Sushmita Sen starrer Taali: A well-known social worker and advocate for transgender rights, Shreegauri Sawant is headquartered in Mumbai. She was a petitioner in a historic Supreme Court decision from 2014 that gave transgender people legal status as well as a number of civic rights and protections. The Sakhi Char Chowghi Trust, a non-profit founded by Sawant, has been operating for many years. In 2008, she adopted Gayatri, a child. In addition to appearing on an episode of Kaun Banega Crorepati with Usha Uthup, a personal hero whose very huge bindis Sawant made her own, Sawant was featured in a popular Vicks advertisement.
Taali is a straightforward but respectful series that respectfully charts its protagonist’s exceptional and well-known journey. It was helmed by Ravi Jadhav and is currently available on JioCinema. After a brief prelude, the series starts in 2014, just before the landmark Supreme Court decision. We have a number of typical flashbacks as Gauri (Sen) tells a journalist about her remarkable life story, including her early years, a life transformation, her youth, and her motherhood.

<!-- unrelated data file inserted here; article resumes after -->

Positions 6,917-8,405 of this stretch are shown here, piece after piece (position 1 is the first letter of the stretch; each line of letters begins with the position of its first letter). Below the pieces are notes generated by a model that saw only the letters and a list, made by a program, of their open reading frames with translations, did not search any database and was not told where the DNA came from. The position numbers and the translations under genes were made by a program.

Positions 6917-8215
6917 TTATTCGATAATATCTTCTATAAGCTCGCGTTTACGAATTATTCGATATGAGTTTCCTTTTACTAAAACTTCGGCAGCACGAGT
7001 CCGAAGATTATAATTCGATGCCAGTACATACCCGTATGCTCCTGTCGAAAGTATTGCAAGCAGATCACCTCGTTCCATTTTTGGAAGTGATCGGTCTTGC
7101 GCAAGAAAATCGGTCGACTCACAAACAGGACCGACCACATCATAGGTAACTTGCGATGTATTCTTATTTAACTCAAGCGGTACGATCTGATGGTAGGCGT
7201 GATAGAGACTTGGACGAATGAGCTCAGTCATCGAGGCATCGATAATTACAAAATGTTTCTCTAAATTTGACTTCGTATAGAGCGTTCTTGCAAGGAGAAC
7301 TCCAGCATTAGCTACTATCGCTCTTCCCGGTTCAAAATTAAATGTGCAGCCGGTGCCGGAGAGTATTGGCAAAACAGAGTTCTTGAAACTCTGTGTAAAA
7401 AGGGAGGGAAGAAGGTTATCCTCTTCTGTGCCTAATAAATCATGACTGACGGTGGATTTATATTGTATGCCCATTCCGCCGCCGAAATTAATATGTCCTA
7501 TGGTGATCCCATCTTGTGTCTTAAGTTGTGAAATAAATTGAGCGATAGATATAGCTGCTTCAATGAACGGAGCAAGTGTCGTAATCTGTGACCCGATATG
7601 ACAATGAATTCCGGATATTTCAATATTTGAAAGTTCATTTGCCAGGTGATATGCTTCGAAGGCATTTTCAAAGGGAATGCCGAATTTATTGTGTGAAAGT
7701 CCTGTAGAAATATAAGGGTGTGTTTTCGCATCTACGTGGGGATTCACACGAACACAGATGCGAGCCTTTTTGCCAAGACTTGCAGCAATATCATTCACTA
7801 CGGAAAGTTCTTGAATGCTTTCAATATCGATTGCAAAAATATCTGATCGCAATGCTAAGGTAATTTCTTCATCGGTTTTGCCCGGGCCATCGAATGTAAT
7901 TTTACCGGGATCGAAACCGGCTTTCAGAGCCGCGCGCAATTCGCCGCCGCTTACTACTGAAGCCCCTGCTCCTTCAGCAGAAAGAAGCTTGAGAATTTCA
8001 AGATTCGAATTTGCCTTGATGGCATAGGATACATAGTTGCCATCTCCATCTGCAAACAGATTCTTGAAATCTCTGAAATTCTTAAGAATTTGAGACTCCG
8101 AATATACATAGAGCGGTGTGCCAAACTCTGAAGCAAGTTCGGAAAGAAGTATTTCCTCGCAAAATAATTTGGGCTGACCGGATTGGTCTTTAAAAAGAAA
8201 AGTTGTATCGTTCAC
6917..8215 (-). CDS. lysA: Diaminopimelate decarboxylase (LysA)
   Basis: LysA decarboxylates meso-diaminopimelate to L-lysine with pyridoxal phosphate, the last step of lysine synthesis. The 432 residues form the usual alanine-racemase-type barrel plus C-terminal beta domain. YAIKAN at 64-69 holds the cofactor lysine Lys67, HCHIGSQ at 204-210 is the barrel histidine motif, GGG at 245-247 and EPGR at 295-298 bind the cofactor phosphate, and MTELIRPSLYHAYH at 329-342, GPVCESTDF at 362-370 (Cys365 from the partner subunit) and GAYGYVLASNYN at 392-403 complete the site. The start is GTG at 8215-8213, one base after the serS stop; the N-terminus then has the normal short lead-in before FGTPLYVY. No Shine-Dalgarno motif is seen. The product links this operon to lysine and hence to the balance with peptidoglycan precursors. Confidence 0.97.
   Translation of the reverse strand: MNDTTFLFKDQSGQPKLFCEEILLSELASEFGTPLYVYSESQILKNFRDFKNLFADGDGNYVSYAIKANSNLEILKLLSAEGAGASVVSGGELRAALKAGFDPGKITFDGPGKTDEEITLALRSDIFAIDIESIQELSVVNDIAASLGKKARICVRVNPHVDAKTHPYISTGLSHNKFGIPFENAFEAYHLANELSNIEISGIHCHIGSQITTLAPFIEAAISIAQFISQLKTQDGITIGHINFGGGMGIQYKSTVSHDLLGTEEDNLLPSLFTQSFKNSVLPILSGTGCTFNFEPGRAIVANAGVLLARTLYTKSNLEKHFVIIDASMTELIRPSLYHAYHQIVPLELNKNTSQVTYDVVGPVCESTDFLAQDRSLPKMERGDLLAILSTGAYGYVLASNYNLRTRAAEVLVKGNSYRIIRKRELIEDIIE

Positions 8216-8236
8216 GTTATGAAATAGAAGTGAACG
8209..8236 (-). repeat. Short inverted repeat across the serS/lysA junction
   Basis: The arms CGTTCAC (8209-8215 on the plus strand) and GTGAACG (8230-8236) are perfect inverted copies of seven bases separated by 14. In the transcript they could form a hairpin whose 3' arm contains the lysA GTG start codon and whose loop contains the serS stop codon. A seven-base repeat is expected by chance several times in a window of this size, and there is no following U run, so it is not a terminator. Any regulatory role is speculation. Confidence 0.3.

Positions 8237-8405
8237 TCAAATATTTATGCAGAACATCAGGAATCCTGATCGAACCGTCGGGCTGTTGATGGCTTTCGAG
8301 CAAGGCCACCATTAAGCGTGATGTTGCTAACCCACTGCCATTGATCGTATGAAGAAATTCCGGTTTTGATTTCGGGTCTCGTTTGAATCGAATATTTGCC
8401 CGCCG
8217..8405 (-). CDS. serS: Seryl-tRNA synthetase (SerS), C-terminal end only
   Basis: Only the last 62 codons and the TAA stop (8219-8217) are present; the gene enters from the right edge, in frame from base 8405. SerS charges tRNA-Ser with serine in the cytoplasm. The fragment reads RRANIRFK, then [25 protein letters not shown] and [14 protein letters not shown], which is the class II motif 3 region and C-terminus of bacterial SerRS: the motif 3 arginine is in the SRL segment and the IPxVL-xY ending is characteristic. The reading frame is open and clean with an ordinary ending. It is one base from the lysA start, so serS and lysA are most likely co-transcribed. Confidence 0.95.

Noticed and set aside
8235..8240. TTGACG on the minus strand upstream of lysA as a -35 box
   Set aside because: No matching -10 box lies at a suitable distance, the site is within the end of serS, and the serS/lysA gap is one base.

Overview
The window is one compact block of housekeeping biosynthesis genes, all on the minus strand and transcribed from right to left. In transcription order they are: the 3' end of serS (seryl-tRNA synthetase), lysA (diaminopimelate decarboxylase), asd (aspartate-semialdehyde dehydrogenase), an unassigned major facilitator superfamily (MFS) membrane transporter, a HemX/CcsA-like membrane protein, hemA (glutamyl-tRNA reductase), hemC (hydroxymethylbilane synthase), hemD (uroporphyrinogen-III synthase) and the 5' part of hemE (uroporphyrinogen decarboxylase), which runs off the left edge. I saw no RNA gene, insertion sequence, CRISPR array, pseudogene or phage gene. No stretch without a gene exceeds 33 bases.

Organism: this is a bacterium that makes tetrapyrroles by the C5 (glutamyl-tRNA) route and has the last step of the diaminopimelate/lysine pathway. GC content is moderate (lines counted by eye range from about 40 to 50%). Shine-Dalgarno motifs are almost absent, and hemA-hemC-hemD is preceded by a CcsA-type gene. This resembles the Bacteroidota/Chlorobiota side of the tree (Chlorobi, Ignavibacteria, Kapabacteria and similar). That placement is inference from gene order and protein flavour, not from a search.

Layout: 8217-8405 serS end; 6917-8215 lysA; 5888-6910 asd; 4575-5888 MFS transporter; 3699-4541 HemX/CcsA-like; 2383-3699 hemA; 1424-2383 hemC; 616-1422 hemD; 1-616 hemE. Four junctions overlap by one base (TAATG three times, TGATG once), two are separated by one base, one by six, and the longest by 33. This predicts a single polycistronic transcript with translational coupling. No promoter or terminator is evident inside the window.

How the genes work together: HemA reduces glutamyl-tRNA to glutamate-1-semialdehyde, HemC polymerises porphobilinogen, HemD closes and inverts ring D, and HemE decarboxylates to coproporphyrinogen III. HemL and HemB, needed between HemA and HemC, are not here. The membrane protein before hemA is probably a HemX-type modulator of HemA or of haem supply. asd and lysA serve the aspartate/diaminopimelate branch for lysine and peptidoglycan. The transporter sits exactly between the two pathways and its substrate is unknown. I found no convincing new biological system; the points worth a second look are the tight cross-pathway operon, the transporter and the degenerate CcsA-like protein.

Gauri, who was born Ganesh and was given that name (Krutika Deo portrays her in her earlier years with touching intensity), flees her Pune home. Police officer and widower her father never gets over the guilt (“My son is dead,” he says). Gauri does odd jobs in Mumbai, such as serving customers as a mustachioed waiter in a café. She works as a social worker on the side, but it turns out to be harder job than she anticipated. In one of its most insightful episodes, the program refuses to depict the transgender community—commonly and mockingly referred to as “hijras” in India—as a huge, monolithic tribe. We observe social and class distinctions; Gauri observes that “our conflicts are frequently internal.” Even as she begins a basic battle for respect